The term “cavovarus” refers to a foot with an arch that is higher than normal, and that turns in at the heel. This is a deformity that tends to worsen gradually over time. Depending on the age of the patient and the degree of deformity and stiffness, treatment options may range from supportive care with bracing, to surgical treatment for soft tissue releases, tendon transfers, and possibly reshaping or fusion of the bones and joints.
Weakness in the peroneal muscles and sometimes the small muscles in the foot are often the cause of a cavovarus foot deformity.
As the deformity worsens, there can be increasing pain at the ankle due to recurrent sprains, painful calluses at the side of the foot or base of the toes, or difficulty with shoe wear.
Treatment will depend on what, if anything, is causing pain. Generally, treatment of the foot deformity can involve several options. In mild cases, foot pain can be addressed with orthotics or custom shoes to support and protect the foot and relieve pressure areas. Corns and calluses, if present, can be treated with a regular skin care routine. If appropriate, a (opens in a new tab) may be recommended.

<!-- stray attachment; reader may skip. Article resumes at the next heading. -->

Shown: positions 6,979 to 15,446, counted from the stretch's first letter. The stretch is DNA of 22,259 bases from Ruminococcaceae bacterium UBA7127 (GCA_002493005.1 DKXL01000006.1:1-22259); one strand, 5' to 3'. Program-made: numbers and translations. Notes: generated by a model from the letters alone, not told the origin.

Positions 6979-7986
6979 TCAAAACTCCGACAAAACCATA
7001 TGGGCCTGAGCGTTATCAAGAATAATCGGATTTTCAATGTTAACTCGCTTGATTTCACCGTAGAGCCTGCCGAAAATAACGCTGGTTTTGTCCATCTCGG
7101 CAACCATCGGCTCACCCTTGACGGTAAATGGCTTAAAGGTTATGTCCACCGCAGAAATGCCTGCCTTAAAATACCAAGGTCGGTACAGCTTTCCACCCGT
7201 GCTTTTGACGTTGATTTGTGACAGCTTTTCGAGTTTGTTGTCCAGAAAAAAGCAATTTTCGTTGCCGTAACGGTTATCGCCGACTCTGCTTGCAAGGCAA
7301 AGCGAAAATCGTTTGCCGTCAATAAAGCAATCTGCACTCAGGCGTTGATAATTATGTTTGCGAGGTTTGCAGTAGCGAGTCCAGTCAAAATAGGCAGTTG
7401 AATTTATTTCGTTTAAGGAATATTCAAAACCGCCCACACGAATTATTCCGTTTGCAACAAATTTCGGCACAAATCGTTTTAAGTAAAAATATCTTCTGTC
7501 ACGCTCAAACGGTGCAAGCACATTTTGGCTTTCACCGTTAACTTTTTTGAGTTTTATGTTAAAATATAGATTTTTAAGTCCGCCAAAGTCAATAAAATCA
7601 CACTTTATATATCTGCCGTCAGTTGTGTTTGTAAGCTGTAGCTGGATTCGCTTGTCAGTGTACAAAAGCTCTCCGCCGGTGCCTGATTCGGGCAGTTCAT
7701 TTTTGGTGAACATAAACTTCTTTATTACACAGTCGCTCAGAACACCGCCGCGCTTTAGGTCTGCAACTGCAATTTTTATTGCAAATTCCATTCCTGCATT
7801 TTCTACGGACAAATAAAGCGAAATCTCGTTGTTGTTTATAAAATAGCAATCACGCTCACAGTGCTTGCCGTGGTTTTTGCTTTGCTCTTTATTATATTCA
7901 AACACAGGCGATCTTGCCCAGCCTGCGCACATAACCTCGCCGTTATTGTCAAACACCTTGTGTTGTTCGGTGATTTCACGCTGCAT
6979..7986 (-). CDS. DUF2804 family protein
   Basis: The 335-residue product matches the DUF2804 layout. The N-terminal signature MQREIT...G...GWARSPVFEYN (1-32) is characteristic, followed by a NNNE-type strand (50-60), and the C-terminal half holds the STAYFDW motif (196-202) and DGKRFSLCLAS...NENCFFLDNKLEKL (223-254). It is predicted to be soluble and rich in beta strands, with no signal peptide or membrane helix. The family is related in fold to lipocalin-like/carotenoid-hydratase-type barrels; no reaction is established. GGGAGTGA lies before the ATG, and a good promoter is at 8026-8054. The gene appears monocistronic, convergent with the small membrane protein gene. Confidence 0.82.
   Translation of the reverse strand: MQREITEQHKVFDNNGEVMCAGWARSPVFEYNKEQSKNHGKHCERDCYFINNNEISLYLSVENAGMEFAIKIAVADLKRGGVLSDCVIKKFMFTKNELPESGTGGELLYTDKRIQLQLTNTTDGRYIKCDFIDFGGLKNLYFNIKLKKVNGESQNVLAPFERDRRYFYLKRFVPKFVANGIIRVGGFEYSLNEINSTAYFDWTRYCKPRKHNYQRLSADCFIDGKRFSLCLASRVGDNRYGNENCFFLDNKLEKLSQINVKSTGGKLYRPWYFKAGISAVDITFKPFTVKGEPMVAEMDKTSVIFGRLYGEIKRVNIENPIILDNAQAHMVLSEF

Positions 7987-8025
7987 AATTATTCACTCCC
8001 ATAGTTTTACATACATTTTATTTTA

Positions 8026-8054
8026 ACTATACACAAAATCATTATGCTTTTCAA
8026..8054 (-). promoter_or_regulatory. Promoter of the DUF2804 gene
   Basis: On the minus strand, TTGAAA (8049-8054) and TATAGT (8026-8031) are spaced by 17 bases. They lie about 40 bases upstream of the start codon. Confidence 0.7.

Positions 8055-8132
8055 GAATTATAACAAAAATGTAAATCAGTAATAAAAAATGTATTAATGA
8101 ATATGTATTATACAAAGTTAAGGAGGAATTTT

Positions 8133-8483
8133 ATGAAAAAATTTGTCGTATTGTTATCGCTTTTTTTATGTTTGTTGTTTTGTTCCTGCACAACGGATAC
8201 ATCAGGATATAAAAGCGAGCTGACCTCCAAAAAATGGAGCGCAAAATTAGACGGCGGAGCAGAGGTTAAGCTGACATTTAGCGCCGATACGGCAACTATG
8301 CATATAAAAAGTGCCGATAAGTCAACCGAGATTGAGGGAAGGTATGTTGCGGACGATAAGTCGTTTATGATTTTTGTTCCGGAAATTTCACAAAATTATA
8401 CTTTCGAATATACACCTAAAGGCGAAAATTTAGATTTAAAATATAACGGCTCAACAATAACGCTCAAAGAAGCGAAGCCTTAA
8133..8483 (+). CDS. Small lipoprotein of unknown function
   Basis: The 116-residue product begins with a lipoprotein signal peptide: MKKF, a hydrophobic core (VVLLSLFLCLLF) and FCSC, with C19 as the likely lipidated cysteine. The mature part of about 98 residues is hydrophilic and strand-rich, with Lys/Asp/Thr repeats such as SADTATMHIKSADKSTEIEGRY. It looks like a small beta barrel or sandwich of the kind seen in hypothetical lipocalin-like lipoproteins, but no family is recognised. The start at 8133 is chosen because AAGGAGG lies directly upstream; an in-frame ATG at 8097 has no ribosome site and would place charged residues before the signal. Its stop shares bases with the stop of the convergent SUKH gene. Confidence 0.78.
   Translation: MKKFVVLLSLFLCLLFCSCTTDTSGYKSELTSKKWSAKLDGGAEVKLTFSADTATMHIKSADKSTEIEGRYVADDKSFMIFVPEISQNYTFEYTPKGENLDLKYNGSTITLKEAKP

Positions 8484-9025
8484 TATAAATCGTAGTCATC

In severe cases, especially if pain is present and the height of the arch is progressively increasing, surgical treatment may be recommended. This can involve release of contracted soft tissues, tendon transfers to rebalance the foot, osteotomies to reshape the foot, and possibly joint fusions to realign and hold the foot in a corrected position.